The Texans got back on track on the road against the Oakland Raiders, leaving with a 31-24 victory.
Houston managed awesome balance on offense against the Raiders. Schaub threw for 192 yards and two scores, while Foster and reserve RBs Derrick Ward and Steve Slaton gashed the Oakland defense for a combined 248 yards and two TDs.
Even better, the Texans didn't commit any turnovers. In a very good effort against an underrated defense, Houston accumulated 441 yards.
Oakland QB Bruce Gradkowski had 278 yards and two TDs through the air, but also threw a pair of interceptions and lost one fumble. The Texans garnered four sacks and numerous other QB hurries.
The Texans continued their solid play against the run, as the Raiders gained only 118 yards on the ground. Though Oakland managed a respectable 363 total yards, Houston forced three turnovers, a fact that proved instrumental in their seven-point win.
Offense: 95 (A). Schaub didn't throw for a lot of yards, but had two TDs and played mistake-free football. Foster and the run game had their most dominant performance since Indianapolis, controlling the pace of the game.
Defense: 85 (B). Oakland put up acceptable yardage numbers in the pass and run games, but Houston forced three crucial turnovers.
Overall: 90 (A-). Houston got another road victory, though they obviously wish it would have come more easily against an inferior opponent. Still, victories away from home are tough to come by, and the Texans got the job done.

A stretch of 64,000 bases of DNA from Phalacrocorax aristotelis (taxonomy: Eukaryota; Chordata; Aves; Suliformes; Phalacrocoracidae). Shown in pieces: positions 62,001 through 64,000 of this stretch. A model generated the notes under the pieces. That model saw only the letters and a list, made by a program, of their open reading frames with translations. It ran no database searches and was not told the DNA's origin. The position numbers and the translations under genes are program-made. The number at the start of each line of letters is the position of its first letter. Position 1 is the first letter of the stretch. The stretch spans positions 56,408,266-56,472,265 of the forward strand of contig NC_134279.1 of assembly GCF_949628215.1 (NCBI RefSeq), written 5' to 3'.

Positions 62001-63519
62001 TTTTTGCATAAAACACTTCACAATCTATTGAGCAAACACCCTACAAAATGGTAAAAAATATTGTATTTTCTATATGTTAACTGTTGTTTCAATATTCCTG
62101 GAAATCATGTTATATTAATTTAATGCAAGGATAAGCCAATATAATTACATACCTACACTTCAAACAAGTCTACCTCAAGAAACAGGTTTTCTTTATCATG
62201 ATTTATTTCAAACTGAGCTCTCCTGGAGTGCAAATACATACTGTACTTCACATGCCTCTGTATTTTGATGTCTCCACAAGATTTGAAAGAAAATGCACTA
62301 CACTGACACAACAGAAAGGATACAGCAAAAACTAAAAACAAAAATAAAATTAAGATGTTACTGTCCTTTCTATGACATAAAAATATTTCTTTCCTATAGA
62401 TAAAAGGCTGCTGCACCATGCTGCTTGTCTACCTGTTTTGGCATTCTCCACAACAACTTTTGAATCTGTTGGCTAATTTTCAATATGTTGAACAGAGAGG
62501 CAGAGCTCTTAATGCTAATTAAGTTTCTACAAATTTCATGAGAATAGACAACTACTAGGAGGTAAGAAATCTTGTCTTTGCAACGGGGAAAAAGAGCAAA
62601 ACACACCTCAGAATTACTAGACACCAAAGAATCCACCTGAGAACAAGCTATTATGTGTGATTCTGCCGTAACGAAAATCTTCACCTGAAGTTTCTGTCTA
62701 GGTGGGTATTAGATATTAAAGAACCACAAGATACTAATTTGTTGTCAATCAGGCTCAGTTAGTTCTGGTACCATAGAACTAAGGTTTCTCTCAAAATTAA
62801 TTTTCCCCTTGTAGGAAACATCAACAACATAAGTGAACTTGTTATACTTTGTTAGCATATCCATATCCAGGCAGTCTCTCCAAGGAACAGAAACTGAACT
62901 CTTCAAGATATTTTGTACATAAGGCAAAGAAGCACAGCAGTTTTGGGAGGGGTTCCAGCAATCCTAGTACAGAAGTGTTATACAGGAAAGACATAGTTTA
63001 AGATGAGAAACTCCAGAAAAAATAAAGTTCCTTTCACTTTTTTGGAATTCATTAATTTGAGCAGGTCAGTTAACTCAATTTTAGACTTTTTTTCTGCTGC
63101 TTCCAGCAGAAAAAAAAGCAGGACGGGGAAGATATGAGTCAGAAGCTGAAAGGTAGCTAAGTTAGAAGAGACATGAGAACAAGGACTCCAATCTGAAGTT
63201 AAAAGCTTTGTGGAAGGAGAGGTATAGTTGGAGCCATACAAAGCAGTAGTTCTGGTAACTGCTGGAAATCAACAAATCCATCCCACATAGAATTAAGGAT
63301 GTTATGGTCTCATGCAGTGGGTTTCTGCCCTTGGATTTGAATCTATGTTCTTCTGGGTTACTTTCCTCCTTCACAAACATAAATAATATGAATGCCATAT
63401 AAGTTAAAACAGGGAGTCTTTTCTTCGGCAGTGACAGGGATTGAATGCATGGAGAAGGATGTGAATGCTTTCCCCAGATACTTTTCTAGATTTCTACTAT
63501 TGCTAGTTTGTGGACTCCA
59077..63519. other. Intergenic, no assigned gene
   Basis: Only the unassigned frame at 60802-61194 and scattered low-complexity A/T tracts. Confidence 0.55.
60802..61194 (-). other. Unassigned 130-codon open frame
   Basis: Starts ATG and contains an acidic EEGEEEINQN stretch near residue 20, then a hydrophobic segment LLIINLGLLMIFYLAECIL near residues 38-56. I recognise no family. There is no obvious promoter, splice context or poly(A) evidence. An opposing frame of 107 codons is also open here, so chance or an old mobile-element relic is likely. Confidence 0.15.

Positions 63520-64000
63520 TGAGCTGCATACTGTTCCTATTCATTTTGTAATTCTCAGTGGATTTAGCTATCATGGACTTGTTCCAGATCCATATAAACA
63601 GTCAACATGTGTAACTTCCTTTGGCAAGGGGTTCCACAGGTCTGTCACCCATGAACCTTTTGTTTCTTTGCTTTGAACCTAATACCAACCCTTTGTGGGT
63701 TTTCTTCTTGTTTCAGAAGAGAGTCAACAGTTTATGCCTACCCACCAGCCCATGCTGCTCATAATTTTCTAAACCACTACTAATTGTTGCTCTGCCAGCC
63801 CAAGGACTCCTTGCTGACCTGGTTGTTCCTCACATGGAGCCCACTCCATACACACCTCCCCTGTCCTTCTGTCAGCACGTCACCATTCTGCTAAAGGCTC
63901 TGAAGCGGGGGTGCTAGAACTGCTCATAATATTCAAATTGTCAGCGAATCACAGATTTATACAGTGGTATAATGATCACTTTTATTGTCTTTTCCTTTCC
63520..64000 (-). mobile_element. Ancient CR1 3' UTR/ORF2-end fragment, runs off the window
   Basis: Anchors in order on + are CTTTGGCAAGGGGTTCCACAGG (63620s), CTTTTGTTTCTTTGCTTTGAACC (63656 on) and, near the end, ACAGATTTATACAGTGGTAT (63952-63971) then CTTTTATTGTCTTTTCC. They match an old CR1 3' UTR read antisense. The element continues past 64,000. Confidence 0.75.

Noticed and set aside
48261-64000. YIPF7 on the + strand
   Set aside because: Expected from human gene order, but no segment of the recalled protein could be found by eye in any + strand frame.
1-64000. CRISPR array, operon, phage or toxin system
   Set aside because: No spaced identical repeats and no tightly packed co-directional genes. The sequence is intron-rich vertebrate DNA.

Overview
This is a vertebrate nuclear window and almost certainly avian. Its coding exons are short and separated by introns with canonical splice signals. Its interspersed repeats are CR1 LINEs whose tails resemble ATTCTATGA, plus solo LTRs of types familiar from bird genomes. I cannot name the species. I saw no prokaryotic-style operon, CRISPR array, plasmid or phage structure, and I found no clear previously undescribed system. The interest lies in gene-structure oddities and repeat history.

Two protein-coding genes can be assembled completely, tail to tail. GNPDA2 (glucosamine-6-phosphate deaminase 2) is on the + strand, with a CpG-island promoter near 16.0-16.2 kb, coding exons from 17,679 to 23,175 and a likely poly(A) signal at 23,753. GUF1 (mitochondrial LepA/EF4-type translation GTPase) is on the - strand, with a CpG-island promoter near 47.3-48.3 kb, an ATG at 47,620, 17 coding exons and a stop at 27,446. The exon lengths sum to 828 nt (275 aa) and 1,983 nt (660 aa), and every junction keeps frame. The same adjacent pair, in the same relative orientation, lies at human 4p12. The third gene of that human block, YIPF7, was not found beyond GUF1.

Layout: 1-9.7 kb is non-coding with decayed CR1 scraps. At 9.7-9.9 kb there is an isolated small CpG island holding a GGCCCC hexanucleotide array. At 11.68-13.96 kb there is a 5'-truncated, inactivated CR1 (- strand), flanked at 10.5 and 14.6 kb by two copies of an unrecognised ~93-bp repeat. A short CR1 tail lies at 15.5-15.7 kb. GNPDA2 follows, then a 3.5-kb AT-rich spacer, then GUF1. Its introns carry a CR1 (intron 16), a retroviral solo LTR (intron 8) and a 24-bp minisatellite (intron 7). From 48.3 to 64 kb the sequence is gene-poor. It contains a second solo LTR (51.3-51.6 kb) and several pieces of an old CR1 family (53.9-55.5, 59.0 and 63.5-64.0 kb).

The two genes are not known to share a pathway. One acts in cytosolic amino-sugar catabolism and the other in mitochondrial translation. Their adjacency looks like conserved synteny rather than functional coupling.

The Texans were embarrassed at home against the (at the time) struggling New York Giants, never competitive in a game they lost 34-10.
Schaub had by far his worst game of the year, completing fewer than half of his passes while throwing no TDs, one interception and losing a fumble. Foster and the rushing attack were equally ineffective, as Houston totaled only 25 yards on the ground.
Quite simply, the Texans were dominated by the New York defense, finishing with only 195 yards.
The Houston defense didn't fare much better, as QB Eli Manning threw for 297 yards and three scores. The Texans' run defense was again respectable, holding the Giants to 117 yards on 32 carries. Despite forcing two turnovers, the Houston defense was exposed in allowing 417 yards and multiple big plays to New York.
Offense: 50 (F). There were no positives to take from the Texans' miserable offensive performance.
Defense: 70 (C-). Houston's defense was bad, but not as poor as their offensive counterparts. They forced a couple turnovers and kept RB Ahmad Bradshaw in check.
Overall: 59 (F). At home, the Texans were absolutely dominated by the Giants.